The teenage years can be a difficult time in anyone’s life, hormones are in overdrive, the body changes, peer pressure starts to rear its head, there is the added stress of academic expectations, and of course, the nuisances of a teenager’s home life to grabble with. All of these external influences can impact the daily highs and lows of a teenager’s mood however for some teenagers it becomes more than a bad day or temporary low and can develop into symptoms and signs of teen depression.
Some frightening numbers and the current situation.
Teenage depression goes beyond occasional moodiness or irritability, it is a serious health condition that can greatly impact how a teenager thinks, feels, and behaves. What is more, it can cause emotional, function, and physical problems for teenagers. According to the National Institute of Mental Health (NIMH), 3.2 million Americans between 12 and 17 years old have had at least one major depressive episode in 2017, this makes up approximately 13.3% of the population, although that number is thought to have risen to as much as 1 in 25 teenagers. It is also thought that females are three times more likely to suffer from teenage depression and frighteningly a study by the CDC revealed that suicide is the third leading cause of death between 12-19 years olds. Teenage depression is an ever-growing epidemic amongst young people that is gaining more traction, particularly in light of the recent pandemic experienced by teenagers all over the world.
What causes teenage depression?
Understanding the causes of teenage depression is one of the best ways to start identifying difficulties teenagers may be having and steps you can take to help them or positively address the causes. There are a number of factors that could cause teenage depression. For some, it can be that genes and biological factors play a part, whereas, for others, it is external environmental and social conditions that influence or exacerbate depression amongst teenagers. Some of the external factors that can cause depression are as follows;
- Mental and physical health conditions, including disabilities and long-term illnesses. Teenagers who suffer from physical or mental health conditions can be prone to depression. The associated struggles with these conditions can affect teenagers’ confidence, way of life, socializing, academic, or even physical abilities.
- Sadly being bullied is an all too common factor in causing teenage depression. Bullying can lead to low self-esteem, low mood, and fear, and unhappiness amongst teenagers.
- Stressful or difficult experiences. Teenagers who have suffered trauma in their past are often susceptible to depression, anxiety, and post-traumatic stress disorder. These experiences can range from anything, from grief to violence to abuse.
- Social media. Social media can play a huge part in the mental well-being of teenagers and should be monitored closely. It can affect a teenager’s self-esteem and body confidence as a result of the comparison to online accounts. Online interactions can also negatively impact teenagers as they may be unkind or insensitive in nature and neither do they provide the same benefit as in-person contact.
- Insufficient social network. Teenagers may feel isolated or as though they do not have strong social support to deal with issues affecting them. This can then lead to loneliness, isolation, and anxiety resulting in teenage depression.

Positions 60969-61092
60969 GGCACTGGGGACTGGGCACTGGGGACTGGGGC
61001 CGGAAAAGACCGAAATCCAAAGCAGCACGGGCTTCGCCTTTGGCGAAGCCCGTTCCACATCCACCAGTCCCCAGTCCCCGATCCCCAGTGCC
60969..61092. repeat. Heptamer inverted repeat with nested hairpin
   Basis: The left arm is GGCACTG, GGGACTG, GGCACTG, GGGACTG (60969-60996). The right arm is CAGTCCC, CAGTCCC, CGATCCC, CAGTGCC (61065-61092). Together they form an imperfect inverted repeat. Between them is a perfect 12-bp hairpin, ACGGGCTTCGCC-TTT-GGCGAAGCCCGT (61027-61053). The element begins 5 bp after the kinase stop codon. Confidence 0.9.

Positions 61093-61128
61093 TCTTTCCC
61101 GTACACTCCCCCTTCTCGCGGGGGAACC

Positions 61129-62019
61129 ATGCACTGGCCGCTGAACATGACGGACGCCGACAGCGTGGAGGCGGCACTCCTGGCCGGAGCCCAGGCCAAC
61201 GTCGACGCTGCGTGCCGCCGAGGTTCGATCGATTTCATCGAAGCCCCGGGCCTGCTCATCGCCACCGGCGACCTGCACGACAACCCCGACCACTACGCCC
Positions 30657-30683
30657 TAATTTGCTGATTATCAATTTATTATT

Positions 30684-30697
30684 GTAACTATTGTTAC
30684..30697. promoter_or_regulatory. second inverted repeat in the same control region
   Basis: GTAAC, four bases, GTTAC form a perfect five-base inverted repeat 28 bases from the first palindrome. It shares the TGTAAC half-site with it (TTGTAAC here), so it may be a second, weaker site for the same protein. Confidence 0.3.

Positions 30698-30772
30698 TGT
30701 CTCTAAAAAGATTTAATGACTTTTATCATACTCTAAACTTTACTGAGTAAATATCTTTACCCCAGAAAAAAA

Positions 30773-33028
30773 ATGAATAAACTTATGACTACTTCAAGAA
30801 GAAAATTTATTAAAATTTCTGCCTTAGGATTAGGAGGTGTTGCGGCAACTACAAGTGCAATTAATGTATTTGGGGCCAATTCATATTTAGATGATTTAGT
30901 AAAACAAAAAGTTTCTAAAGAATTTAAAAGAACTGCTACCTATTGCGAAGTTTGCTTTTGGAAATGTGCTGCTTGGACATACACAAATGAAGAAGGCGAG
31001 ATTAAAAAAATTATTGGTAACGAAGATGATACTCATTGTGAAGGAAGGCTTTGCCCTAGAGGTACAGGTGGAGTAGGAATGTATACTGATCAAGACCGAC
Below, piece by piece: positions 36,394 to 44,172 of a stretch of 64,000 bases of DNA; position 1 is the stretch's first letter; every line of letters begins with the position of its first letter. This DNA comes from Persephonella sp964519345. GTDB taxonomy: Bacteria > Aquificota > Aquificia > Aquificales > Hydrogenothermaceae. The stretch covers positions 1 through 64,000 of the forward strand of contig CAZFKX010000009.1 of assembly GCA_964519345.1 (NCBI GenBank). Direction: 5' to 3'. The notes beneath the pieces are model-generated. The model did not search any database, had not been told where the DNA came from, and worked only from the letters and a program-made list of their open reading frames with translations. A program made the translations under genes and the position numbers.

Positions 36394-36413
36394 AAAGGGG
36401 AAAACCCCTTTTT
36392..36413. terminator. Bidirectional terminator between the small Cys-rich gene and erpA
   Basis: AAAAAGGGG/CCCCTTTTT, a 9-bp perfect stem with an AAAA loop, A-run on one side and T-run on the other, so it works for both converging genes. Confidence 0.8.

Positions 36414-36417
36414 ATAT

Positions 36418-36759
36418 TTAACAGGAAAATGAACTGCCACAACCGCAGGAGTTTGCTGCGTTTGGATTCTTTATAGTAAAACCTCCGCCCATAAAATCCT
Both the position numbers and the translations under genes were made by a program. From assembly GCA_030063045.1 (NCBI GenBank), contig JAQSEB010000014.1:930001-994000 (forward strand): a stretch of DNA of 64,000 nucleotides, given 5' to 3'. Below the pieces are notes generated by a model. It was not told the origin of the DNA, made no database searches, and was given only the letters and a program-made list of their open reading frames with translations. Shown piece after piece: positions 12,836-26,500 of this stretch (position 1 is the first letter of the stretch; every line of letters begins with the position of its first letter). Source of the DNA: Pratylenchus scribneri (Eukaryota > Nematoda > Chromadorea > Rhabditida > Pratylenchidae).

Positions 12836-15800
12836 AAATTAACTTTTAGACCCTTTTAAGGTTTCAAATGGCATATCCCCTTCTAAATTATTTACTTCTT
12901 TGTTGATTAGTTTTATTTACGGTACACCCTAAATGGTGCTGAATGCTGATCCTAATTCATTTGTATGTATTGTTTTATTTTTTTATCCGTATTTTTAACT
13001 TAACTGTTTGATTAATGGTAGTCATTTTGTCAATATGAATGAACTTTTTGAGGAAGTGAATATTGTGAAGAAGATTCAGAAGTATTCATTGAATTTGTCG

- Difficult homelife. Some teenagers may experience a difficult homelife whereby financial, emotional, or physical struggles that can negatively impact them.
- None of the above. There are of course those times and those teenagers who cannot identify a singular causal factor that leads to depression. Unfortunately, it is something that they suffer from without a clear and identifiable reason. Although rare, it is noteworthy, just because you cannot identify a cause does not mean that depression is absent.
Symptoms of teenage depression
When it comes to identifying symptoms of teenage depression, there are some signs to look out for. First and foremost, looking for changes in a teenager’s attitude or behavior can indicate. For some, the changes in behavior may be slight and gradual whereas in others you may notice a stark alternation. Some of the changes to be mindful of are; feelings of sadness, which can include crying for seemingly no apparent reason. Feelings of irritation or anger, again which may be unexplainable or for little reason. A lack of interest or pleasure in their usual activities, feelings of worthlessness, or low self-esteem.
Some behavioral changes may indicate that something is amiss. These can include any of the following; lethargy, loss of energy and increased sleeping, insomnia, increased or decreased appetite, which may affect their weight. Complaints of inexplainable aches and pains, alcohol or drug use, withdrawal and self-isolation, or self-harm or suicidal thoughts and tendencies.
Of course, it is accepted that the teenage years are difficult ones and nearly all teenagers may at some point exhibit one or more of the above symptoms without it leading to a diagnosis of teenage depression. Bad moods and acting out is almost a right of passage through those tumultuous teenage years, the difficulty comes when trying to differentiate between the typical teenage mood swings and the symptoms of depression. To help do this, the best thing you can do is to try to talk to your teenager and determine if there are any indications of problems that may have led to any of the typical signs of depression you’ve noted. Write down the changes in behavior and keep track of them over a period of time to determine if they persist or are fleeting. The adverse effects of teenage depression will outlast a low mood or a passing display of poor behavior. Remember, you know your teenager and what is normal for them, and if you have any concerns, then speak out.
Helping a depressed teenager
When it comes to depression, sadly, there is no way to prevent it, but the good news is, it can be treated.